Today is the First World Maternal Mental Health Day! This is REALLY Important to me on a personal level.
I am spending my day spreading awareness because I suffered from Perinatal Mood Disorder, probably with each pregnancy but definitely after my baby boy. I usually reserve my oversharing 🙂 for my Hormone Soup page but this is really important to me and it is so important to end the stigma around this debilitating illness.
My kids are learning about Mental Health this week at school and my guys are already well informed about Maternal Mental Health Awareness because we talk openly about it at my house. I never want my kids to feel like their mental health is less important than their physical health. My 9 year old son asked me if I could print off the Hormone Soup Perinatal Mood Disorder jpgs that I am sharing on Facebook and Twitter so he could take them to school! Love that kid!
Here’s what I want all my friends and family to know: (That includes the men too! Maternal Mental Health is EVERYBODY’s business.)
- Perinatal Mood Disorders are the #1 Complication of Pregnancy!
- Perinatal Mood Disorders are an Invisible illness!
- Postpartum Depression is NOT JUST depression – it can manifest as Anxiety (pick me!), OCD (me again), Bipolar, Psychosis, PTSD and can involve mood swings. And in fact Anxiety is more common than depression. Perinatal Mood Disorder is a much better term.
- Postpartum Depression is NOT JUST postpartum – it can happen during pregnancy too.
- Up to 20% of women will deal with some form of Perinatal Mood Disorders. That is 1 in 5! You are not alone!
- Perinatal Mood Disorder is not the same as Baby Blues. It can be a serious and sometimes life threatening emergency.
- If you have Perinatal Mood Disorder or ANY mood disorder you MUST get your thyroid checked! And by that I mean PROPERLY checked not just a simple TSH Test. There is a specific disorder called Postpartum Thyroiditis and is treatable.
- Perinatal Mood Disorders are treatable!
- Perinatal Mood Disorders are considered a hormonally triggered mood disorder.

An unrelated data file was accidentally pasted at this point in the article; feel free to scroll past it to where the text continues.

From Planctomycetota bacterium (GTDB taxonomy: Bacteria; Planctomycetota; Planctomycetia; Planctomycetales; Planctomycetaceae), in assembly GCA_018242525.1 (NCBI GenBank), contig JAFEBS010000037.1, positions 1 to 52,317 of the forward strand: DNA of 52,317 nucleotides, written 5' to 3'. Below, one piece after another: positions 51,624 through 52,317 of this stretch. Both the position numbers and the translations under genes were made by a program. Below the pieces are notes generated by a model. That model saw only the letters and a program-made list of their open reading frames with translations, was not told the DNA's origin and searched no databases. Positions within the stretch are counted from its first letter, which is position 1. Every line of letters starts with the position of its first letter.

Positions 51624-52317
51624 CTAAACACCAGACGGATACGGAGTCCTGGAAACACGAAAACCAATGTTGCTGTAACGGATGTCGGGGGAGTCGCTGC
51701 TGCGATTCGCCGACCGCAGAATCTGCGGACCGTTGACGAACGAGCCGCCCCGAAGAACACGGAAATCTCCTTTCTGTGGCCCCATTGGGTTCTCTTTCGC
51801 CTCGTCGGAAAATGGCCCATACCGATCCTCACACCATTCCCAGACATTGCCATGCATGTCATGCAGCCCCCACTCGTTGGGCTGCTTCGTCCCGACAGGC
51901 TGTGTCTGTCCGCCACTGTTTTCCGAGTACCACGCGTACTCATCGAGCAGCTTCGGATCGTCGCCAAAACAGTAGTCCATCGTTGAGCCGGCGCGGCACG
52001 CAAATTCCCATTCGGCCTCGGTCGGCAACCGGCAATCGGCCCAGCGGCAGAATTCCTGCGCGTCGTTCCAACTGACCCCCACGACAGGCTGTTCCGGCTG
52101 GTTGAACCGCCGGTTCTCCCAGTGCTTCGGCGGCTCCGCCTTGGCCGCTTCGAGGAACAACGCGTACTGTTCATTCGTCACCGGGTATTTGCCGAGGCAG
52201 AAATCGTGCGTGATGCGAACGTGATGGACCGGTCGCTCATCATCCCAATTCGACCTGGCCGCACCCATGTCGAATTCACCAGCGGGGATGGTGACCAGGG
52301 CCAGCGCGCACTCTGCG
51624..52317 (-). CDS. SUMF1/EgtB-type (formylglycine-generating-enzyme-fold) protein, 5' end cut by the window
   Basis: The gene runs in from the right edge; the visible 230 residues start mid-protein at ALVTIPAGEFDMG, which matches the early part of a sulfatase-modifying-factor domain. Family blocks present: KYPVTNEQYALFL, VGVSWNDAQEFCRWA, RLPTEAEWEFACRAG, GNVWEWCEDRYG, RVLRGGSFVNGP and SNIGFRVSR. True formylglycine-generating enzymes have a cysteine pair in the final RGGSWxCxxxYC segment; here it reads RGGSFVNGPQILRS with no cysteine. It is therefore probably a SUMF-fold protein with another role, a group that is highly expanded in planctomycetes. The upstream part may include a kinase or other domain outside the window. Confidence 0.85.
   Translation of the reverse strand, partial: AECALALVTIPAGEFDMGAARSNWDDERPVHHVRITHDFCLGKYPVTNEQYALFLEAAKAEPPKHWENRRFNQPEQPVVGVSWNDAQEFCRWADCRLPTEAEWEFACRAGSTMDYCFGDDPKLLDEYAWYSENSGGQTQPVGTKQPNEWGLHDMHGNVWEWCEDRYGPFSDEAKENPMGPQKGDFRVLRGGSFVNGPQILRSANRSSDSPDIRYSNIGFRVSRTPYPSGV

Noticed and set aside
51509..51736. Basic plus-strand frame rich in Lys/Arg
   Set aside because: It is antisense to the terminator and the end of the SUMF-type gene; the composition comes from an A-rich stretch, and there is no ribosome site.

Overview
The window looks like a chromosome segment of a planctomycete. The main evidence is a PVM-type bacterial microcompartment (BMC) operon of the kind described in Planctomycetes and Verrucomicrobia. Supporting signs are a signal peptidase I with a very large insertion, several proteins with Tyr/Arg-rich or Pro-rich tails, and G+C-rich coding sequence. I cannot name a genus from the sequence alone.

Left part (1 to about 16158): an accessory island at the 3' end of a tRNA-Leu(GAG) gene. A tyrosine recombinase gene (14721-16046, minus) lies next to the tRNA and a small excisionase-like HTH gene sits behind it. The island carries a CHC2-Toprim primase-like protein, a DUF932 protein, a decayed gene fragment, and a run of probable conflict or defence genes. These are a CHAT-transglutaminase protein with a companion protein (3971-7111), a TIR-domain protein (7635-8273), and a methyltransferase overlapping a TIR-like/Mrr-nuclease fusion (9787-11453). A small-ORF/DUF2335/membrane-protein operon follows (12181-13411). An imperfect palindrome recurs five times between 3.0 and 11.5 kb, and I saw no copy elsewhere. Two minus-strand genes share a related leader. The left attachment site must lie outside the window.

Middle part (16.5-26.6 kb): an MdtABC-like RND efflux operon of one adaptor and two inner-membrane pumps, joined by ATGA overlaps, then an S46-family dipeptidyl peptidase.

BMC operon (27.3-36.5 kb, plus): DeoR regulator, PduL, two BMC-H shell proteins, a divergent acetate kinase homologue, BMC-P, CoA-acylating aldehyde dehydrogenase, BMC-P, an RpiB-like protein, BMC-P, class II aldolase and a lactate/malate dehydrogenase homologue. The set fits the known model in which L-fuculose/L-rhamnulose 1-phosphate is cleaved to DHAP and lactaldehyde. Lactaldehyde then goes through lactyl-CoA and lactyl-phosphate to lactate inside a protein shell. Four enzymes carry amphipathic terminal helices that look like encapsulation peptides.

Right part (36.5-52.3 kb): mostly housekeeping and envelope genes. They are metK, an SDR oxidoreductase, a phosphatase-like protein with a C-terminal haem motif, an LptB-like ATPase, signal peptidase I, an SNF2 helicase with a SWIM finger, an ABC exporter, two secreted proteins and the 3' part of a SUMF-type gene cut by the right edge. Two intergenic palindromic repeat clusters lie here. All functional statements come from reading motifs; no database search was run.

- Perinatal Mood Disorder can happen to New Moms and Veteran Moms! Don’t assume because someone is having a second or third or fourth child that she isn’t suffering. Every pregnancy is different. Every mom is at risk.
- Sometimes the person experiencing the PND is the last person to recognize it! Do not be afraid to reach out.
- Many women are afraid to get help because they think they will be given a pill and have to stop breastfeeding. There is help available that does not always have to include pharmaceuticals.
- Do not assume you or your friend will be screened by your doctor. You probably won’t be – just because it is recommended that your doctor screens does not mean it happens, it hardly ever does.
- If you know someone is experiencing Postpartum Psychosis call 9-1-1 it is considered a medical emergency!
- Do not share your “scary/tragic baby or mother” story with other women – it can act as a trigger and who needs to hear such devastating stories anyway.
- There is a movement called #askher happening. When you know someone who has recently given birth, miscarried or had a stillborn child #Askher how she’s sleeping or how she’s feeling. Do Not be afraid.
- Sleep is one of the most important factors and one of the easiest things to do – help a new mom get the sleep she needs.
There are lots of resources out there and I know almost all of them through my blogging and social media connections. Please feel free to reach out or send anyone you know to my Hormone Soup blog or Facebook or Twitter or Pinterest page.
Permanent link to this article: http://hormonesoup.com/what-i-want-my-family-friends-to-know-about-perinatal-mood-disorder/